A “Right to Shop”?
You’ve probably seen lots of them by now. Videos of people having public meltdowns in private businesses, because they’ve been told to leave the business for not wearing a mask during a time of global pandemic. Sometimes they overturn something on their way out. Sometimes they assault a worker. Sometimes they are arrested. Oftentimes, they yell something about their rights being violated … about their right to shop or their “right to commerce”.
For me, the experience of watching these videos is an exquisite joy. To begin with, I love seeing some of these anti-maskers getting a little of their just desserts. I also love the irony. No doubt, most of these people are politically conservative. And I imagine that many of them are the types who at one time supported the right of business owners to refuse service to LGBT folk or criticized the integration of public facilities as federal overeach. They’re now on the receiving end of some of their own arguments.
They’re also experiencing the harsh reality of the institution of private property.
It will come as no surprise to many people of color and many LGBT people that, in the United States, there is no legally recognized “right to commerce” or “right to shop”. Businesses which are “open to the public” are nevertheless private property, and as such they may exclude anyone for any reason other than certain protected categories—and even that restriction can be circumvented by manufacturing superficial reasons.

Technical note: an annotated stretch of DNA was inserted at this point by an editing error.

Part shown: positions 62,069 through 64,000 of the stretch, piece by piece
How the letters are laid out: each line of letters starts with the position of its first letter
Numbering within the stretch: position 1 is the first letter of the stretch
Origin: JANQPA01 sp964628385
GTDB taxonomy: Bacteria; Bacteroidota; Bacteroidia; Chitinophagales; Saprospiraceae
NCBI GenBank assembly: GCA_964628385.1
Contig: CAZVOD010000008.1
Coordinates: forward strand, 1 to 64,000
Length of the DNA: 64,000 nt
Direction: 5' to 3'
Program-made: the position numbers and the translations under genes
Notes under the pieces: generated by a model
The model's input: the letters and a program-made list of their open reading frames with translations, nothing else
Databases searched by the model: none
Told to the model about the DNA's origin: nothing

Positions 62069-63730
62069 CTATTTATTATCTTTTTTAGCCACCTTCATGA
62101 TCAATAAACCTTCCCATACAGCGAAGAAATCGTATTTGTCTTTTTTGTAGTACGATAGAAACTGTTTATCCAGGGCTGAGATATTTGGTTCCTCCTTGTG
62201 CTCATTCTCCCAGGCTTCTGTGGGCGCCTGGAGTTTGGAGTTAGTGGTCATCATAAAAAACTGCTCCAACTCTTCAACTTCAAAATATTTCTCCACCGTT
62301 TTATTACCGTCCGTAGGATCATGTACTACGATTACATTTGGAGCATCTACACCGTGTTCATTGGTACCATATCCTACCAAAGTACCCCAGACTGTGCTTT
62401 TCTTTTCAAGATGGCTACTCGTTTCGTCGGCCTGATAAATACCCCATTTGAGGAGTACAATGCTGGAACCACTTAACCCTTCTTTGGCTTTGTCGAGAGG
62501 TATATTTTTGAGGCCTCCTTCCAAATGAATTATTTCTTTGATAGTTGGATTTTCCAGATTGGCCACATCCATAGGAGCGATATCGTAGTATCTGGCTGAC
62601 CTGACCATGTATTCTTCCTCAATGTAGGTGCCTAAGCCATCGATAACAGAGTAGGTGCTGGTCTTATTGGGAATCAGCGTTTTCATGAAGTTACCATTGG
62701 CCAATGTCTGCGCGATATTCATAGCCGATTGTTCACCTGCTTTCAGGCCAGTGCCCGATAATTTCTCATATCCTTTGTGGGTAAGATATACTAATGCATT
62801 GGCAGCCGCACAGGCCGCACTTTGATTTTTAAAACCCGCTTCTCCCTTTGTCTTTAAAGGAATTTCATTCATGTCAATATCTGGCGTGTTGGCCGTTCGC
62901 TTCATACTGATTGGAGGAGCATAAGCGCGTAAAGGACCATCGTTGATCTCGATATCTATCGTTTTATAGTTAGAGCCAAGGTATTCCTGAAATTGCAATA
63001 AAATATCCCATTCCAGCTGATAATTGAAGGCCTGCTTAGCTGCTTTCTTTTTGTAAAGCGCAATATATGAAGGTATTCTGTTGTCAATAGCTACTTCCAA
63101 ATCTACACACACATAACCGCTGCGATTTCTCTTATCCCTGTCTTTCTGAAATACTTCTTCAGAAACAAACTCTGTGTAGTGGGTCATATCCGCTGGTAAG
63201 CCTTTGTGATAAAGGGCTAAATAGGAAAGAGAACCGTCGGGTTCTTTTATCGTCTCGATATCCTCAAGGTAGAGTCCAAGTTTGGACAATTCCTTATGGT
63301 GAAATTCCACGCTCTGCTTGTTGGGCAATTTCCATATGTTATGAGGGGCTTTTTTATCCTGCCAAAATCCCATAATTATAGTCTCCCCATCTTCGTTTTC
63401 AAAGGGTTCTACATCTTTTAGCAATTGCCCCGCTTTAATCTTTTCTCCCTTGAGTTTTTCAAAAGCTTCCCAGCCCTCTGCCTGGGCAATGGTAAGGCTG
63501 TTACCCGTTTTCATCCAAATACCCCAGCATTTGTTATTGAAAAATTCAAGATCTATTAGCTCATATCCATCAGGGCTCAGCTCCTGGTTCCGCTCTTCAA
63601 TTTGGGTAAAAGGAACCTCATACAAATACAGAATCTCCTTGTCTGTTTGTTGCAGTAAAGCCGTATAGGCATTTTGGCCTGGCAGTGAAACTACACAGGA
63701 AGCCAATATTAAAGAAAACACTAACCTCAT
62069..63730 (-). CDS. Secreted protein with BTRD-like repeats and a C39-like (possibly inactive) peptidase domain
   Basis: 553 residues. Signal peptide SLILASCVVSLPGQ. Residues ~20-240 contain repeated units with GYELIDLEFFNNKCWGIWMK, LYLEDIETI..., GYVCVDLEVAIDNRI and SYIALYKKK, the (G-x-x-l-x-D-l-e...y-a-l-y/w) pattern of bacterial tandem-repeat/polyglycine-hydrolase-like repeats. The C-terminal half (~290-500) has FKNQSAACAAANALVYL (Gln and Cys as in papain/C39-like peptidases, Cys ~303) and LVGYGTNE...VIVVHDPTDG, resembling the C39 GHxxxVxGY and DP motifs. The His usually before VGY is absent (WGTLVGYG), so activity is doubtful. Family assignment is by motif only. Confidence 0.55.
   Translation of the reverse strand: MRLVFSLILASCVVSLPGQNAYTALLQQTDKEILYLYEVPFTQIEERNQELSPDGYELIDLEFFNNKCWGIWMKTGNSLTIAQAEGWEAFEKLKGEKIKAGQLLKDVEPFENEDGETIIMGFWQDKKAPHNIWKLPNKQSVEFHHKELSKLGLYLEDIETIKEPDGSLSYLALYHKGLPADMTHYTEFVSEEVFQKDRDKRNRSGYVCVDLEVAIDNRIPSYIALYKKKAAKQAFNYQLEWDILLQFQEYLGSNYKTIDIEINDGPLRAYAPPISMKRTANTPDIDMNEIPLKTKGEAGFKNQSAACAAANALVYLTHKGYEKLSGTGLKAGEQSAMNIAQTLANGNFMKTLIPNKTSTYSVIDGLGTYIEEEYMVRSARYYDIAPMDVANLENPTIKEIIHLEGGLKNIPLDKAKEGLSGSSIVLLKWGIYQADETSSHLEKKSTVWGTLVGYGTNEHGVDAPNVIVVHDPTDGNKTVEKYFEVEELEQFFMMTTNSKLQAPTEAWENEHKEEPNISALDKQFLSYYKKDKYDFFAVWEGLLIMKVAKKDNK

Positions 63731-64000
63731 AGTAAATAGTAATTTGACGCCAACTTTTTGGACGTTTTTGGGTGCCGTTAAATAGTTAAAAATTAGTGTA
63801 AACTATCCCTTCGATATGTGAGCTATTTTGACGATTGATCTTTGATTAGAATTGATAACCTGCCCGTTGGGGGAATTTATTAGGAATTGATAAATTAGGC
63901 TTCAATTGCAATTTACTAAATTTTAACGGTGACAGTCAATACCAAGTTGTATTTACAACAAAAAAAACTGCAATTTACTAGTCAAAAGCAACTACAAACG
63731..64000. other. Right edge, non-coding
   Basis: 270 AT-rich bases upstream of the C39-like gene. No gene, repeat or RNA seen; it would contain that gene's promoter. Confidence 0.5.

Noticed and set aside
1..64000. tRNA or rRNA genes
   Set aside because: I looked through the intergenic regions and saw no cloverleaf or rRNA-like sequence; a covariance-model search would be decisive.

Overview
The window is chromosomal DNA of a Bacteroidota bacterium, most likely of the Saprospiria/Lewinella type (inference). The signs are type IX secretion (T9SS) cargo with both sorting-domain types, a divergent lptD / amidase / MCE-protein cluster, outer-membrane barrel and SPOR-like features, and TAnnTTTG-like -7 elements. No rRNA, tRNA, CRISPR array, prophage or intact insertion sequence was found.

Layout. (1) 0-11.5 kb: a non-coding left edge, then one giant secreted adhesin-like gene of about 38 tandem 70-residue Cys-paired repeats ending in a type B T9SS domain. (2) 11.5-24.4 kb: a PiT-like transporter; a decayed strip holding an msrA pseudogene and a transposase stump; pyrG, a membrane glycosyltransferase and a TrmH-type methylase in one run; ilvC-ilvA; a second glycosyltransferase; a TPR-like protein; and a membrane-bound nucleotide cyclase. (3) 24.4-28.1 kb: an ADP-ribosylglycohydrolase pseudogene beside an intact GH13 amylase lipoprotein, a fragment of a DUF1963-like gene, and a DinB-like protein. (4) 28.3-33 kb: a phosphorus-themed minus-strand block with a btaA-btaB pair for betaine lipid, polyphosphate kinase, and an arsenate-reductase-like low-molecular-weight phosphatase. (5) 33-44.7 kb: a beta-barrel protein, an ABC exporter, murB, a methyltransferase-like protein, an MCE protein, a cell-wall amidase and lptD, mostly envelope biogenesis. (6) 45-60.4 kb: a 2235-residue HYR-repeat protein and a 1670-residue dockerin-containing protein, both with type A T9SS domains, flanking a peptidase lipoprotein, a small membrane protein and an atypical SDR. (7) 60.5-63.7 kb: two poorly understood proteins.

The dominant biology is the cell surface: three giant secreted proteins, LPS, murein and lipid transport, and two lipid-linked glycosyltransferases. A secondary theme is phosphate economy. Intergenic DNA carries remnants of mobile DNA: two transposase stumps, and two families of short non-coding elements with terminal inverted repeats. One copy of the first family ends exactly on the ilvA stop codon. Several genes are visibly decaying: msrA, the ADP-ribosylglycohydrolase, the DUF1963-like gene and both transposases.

That many people believe that they have a right to shop is revealing. For one thing, it highlights how commerce has trumped practically every actual civil right in the public consciousness. For another, it exposes the privilege of a lot of people—middle-class, hetero-/cis-, White people—who have never before had to worry about being excluded from a business before.
In the U.S., such people have enjoyed an ability to move around in public and open-to-the-public spaces, while many others have not. I am one of those multiply-privileged people. For most of my life, I felt free—entitled actually—to go just about anywhere, except someone’s residence and or their yard. And even then, I didn’t have to worry about getting shot just because I was on someone else’s property.
A Fence in the Wilderness
One summer, though, something clicked in my brain while we were visiting relatives in the Rocky Mountains. …